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Wednesday, March 15, 2000

Living the easy, or at least convenient, life


"Life ain't easy for a foreigner in Japan."

That's a line I love to lay on my Japanese wife, especially right before my birthday or Christmas. The self-sacrifice card, subtly played with the right mix of puppy-dog eyes and puffy lower lip, might earn me an extra present. Perhaps something I really want -- like a bag of chikuwa stuffed with cream cheese or a fresh hechima for our ofuro.

Yet, my wife has long since caught on to most of my husbandly tricks and is particularly exasperated by this one. It is her contention that, when everything is added together, there is no place in the world easier to live in than Japan.

She has an extended list of arguments.

Argument one: Stroll five minutes either east, west or north of our Tokyo home and what do you find? A convenience store, that's what. Open 24 hours a day, selling chikuwa with cheese and -- if I'm lucky -- hechima. As for heading south: Stroll that way for five minutes and you'll hit four convenience stores. One of which just has to sell hechima.

Meanwhile, back where I'm from, some of my family can't even reach the next house in five minutes. After midnight my hometown also locks up like a dead clam, with the only light coming from a bracelet of traffic signals, mostly stuck on yellow. If you want to find a 24-hour store, you have to drive some place else. And once you get there, they won't have any hechima.

Argument two: The only thing more convenient than a convenience store is a vending machine, which line most Japanese streets like soldiers braced for inspection. No -- they don't sell hechima, but you can buy almost anything else, including soda, milk, rice, beer, wine, batteries, nylons, CDs and condoms. The main items here being available every few feet. Thirsty? Just turn your head. If you don't see a drink machine, it means you've got your eyes closed.

Peek then across the sea and you'll discover American vending machines come in but two basic types: vandalized or broken. The first challenge is finding one in running condition. The next is getting that machine to actually exchange its wares for money.

However, this failure to cough up goods should not be taken as a sign of faulty mechanics. I believe most U.S. machines have glitch bugs built in -- designed to prey on certain soft touches. I remember a soda machine in my campus dormitory that would supply drinks to everyone else but me. With my friends all merrily gulping carbonation, I would insert my quarters and hear them tinkle away like so much silver laughter while I waited for a Mountain Dew that never appeared.

That particular machine seemed to follow me, taking my coins all across the States, an artificial intelligence bent on my financial destruction -- the Vendimator. I eventually swore off all American vending devices. Then, eight years ago, on a humid day near Cleveland, my eldest son just had to have a soft drink. The money clinked in and out came a can of coke . . . as well as 25 bucks in change.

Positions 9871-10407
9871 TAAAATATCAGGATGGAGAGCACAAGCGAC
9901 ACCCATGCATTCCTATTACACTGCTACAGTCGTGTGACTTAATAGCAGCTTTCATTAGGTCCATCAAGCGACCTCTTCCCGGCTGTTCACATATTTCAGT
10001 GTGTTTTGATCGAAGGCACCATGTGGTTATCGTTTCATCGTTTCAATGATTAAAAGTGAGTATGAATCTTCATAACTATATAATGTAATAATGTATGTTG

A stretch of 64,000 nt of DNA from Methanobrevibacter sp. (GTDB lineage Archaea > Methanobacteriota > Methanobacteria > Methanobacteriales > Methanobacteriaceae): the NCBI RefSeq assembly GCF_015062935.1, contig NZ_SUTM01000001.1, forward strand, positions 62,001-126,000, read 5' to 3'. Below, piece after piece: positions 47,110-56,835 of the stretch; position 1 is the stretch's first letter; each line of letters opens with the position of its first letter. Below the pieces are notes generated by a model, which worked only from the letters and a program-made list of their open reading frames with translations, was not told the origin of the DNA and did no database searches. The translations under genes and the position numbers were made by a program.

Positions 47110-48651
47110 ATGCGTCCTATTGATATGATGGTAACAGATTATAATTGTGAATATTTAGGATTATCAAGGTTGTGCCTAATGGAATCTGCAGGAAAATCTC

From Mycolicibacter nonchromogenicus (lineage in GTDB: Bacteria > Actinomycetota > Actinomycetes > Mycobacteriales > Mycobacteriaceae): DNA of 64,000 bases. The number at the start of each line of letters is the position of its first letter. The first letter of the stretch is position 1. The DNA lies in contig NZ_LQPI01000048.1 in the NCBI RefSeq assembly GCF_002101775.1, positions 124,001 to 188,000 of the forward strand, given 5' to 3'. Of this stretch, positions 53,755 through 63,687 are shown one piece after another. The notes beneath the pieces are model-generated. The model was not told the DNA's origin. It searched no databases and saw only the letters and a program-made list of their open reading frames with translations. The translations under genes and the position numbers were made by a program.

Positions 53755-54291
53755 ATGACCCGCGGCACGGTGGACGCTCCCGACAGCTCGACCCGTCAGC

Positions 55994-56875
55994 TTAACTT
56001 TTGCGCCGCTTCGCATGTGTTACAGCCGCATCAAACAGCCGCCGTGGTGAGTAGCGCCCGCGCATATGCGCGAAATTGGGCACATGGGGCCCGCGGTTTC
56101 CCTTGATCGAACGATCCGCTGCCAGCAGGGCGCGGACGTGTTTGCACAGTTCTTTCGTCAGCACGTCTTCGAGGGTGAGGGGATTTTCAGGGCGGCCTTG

Still, I counted that windfall as just a bit of machine slickery to further seduce my money -- which I now only donate to glitchless Japanese machines, thank you.

Argument three: My family members crisscross metropolitan Tokyo almost everyday and in almost every way: by buses, bicycles, trains and taxis. From crisp predawn to stale late night, at least one of us is always on the go, with several choices of how to get there. The result being that, if there's a hechima fair in, say, Chiba, Tokorozawa or Yokohama, all we need to attend are time and yen.

But time and yen will get you nowhere in rural America, unless you first sink that yen in an automobile. Many of our shorter Stateside visits have thus found us trapped in a rented room, killing time till some kind relative drives to our rescue. Consequently, to my wife, the great prairies of the Midwest do not evoke images of endless horizons and panoramic sunsets. Rather, they signify shackled mobility and restricted freedom. Even renting a car doesn't help much, for as she puts it: "There's no place to go anyway."

"So," she sums up with a wifely snort. "Don't tell me it's hard to live here, OK?"

So . . . I don't. Neither do I mention ozone level pricing or sardine housing or crowds like buffalo herds or street congestion like stuck bowel movements. Nor air pollution, noise pollution, pollen pollution or even vending machine eyesore pollution. Nor language troubles, nor homesickness, nor that the Tokyo Giants and dumb variety shows (some people claim these are the same) dominate prime-time TV.

Pretty much I agree with her. Japan is a great place to live. Especially when I eventually open my gifts to find just what I wanted.

What could be finer than sitting in a steaming ofuro and munching on some cheese chikuwa while scrubbing your back with a scratchy new hechima? "Boy, I can't do this in the States!" is always the second thing I think of.

Right after, "I better not mix these up."



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